It has been revealed that UK government officials have been infected with the NSO Group's Pegasus spyware, that can activate a phone’s camera or microphone and harvest its data.
This includes both the Prime Minister’s Office and the Foreign and Commonwealth Office, involving personnel in many countries, and devices located abroad and using foreign SIM cards, according to Amnesty International’s latest investigation.
At the same time, the Citizen Lab has found evidence, corroborated by Amnesty’s Tech Lab, of the extensive use of the spyware against Catalans using Pegasus and Candiru.
In this case, it includes members of the European Parliament, Catalan presidents, legislators, jurists and members of civil society organisations.
The latest scandal comes as the European Parliament has voted to investigate abuses of Pegasus by European member states.
“The Pegasus revelations laid bare how the surveillance industry is out of control, unaccountable and unconstrained,” said Likhita Banerji, technology and human rights researcher at Amnesty International.
Publicising these abuses is part of an international collaboration between Amnesty and media organisations in 10 countries to highlight how phones are being weaponised against individuals.
Amnesty believes that the unlawful use of targeted surveillance technologies against journalists and other members of civil society has caused a digital surveillance crisis.
“It has exposed how current regulatory tools are not fit for purpose and stronger spyware regulation and urgent accountability are needed,” Banerji told Information Age.
Spyware delivered with ease
The most recent discoveries provide more evidence of the rise in spyware that’s delivered through zero-click attacks.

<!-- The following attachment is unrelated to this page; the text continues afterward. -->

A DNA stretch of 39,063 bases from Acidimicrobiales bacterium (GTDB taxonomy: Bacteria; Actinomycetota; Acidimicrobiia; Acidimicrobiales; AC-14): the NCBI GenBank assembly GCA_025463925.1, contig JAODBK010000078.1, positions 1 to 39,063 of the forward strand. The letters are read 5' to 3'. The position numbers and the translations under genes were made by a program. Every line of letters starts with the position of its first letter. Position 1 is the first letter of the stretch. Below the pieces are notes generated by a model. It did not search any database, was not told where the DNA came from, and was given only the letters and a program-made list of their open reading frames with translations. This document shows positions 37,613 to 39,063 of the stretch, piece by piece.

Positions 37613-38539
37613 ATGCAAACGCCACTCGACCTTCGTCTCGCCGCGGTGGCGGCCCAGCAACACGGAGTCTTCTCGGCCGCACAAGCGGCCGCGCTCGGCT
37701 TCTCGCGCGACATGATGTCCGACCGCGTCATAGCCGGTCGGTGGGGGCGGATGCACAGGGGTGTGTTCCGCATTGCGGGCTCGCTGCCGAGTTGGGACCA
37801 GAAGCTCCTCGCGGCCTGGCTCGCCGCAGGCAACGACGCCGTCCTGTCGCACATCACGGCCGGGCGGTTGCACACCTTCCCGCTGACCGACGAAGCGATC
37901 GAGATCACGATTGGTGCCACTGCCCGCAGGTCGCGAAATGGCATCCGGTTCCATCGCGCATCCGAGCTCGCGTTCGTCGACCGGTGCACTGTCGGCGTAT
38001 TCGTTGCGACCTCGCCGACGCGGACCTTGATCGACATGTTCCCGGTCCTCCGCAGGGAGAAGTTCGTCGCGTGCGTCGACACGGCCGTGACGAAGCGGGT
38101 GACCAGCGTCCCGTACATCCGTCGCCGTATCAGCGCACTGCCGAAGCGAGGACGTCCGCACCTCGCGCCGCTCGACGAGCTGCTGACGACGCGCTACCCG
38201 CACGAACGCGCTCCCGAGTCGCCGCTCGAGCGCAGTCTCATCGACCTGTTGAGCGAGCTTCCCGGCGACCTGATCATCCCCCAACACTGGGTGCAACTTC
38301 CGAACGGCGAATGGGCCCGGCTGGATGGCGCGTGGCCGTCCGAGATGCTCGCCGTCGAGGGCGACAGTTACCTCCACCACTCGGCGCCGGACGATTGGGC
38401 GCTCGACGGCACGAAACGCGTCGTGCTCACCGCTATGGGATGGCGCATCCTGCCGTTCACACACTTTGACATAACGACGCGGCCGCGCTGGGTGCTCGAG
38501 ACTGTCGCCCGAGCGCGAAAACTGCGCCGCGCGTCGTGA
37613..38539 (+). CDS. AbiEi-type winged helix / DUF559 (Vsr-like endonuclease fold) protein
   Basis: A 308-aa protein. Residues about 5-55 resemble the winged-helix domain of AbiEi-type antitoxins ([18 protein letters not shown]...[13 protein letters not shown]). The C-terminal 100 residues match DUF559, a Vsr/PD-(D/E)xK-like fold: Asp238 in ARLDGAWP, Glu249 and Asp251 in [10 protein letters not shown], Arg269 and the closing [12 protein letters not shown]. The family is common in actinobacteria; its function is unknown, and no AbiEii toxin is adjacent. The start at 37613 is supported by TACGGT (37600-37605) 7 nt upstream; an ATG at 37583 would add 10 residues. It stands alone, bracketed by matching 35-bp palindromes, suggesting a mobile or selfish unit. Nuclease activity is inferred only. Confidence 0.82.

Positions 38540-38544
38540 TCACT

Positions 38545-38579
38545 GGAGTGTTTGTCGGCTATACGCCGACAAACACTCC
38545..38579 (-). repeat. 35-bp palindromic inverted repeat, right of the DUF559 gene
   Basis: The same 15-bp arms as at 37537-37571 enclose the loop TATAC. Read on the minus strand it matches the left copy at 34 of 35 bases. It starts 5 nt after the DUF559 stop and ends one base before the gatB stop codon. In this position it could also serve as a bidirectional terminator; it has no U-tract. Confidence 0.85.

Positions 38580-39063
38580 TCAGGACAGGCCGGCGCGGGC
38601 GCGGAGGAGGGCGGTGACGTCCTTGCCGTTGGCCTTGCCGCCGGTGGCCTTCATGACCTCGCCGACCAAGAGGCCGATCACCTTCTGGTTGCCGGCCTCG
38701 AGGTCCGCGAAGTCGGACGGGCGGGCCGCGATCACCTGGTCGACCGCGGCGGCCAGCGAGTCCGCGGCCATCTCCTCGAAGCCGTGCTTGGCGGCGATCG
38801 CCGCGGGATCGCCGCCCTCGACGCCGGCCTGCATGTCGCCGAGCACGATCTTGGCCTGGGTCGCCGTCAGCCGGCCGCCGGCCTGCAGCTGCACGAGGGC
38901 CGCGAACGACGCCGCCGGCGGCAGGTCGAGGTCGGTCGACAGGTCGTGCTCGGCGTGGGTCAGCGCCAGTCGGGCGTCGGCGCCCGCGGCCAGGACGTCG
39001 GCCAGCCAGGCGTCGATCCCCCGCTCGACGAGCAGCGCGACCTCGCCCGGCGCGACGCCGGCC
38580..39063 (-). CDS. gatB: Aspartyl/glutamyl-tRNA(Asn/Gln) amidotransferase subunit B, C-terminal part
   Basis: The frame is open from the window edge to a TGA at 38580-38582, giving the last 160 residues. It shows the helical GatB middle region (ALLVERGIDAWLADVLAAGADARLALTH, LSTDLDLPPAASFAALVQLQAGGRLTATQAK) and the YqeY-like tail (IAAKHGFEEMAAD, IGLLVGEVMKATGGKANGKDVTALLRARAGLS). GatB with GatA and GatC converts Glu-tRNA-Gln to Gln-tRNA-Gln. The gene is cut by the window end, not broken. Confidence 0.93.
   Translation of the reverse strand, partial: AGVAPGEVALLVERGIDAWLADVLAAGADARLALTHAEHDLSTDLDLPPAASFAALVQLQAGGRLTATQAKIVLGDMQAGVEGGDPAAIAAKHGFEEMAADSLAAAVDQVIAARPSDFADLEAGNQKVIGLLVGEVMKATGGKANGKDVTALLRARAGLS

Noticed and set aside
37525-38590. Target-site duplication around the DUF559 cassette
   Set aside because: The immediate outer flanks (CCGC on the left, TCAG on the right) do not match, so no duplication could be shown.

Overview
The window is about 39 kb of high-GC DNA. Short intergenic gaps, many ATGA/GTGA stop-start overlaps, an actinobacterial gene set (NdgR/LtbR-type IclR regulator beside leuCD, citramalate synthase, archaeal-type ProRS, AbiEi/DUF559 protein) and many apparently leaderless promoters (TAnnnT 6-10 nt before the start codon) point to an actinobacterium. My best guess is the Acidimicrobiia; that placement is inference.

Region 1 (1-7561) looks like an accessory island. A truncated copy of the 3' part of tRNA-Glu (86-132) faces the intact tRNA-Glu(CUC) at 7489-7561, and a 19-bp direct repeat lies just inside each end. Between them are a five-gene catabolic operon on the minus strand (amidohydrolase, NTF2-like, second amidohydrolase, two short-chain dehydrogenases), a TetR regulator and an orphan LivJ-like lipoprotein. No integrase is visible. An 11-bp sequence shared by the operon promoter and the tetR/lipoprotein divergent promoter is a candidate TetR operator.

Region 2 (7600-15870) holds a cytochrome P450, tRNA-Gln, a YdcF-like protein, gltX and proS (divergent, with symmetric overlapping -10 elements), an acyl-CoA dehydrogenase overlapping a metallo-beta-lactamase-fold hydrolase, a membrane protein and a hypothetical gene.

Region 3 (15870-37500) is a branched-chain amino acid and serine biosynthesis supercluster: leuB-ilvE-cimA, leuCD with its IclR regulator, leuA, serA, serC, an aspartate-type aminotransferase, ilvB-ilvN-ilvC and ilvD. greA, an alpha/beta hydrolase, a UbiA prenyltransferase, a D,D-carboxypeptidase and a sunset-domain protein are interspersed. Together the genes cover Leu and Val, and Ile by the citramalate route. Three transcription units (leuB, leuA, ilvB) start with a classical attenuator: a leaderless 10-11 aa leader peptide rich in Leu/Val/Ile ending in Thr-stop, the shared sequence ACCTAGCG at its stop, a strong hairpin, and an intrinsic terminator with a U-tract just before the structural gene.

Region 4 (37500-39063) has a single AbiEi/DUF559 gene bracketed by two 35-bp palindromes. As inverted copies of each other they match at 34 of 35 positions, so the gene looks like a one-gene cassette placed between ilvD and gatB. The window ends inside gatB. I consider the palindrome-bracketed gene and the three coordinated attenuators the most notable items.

While WhatsApp has been found to be used, it’s not the only means.
Zero-click attacks don’t require any action by the user and can be delivered in messaging apps, as well as while viewing a PDF or email and through Wi-Fi vulnerabilities.
These attacks can exploit zero-day vulnerabilities, known exploits that remain unpatched, or attack vectors discovered and exploited before the developer can address it.
The rise in zero-click attacks driven by the growing use of surveillance software and the range of people targeted — company executives, investigative journalists, activists, politicians and world leaders — has heightened the concern among human rights groups.
It’s prompted Amnesty International, alongside UN experts and civil society partners, to call for a global moratorium on surveillance technology and demand a proper regulatory framework.
“States need to implement a regulatory framework that at its core protects human rights,” Banerji told Information Age.
The groups wants to limit the export of spyware where there’s a high risk it will be used to violate human rights or to countries with inadequate safeguards to prevent this.
“States need to scrutinise human rights risks prior to transfer as part of the licensing assessment for surveillance technologies,” Banerji said.
Amnesty and its partner organisations also want to see far more scrutiny around this kind of software, believing it’s operating without adequate scrutiny.
As Banerji explained: “We need to see transparency regarding the volume, nature, value, destination and end-user countries of surveillance transfers; for example, by publishing annual reports on imports and exports of surveillance technologies.”
“For too long, the surveillance industry has been able to operate in the shadows, avoiding accountability and perpetuating human rights violations,” she added.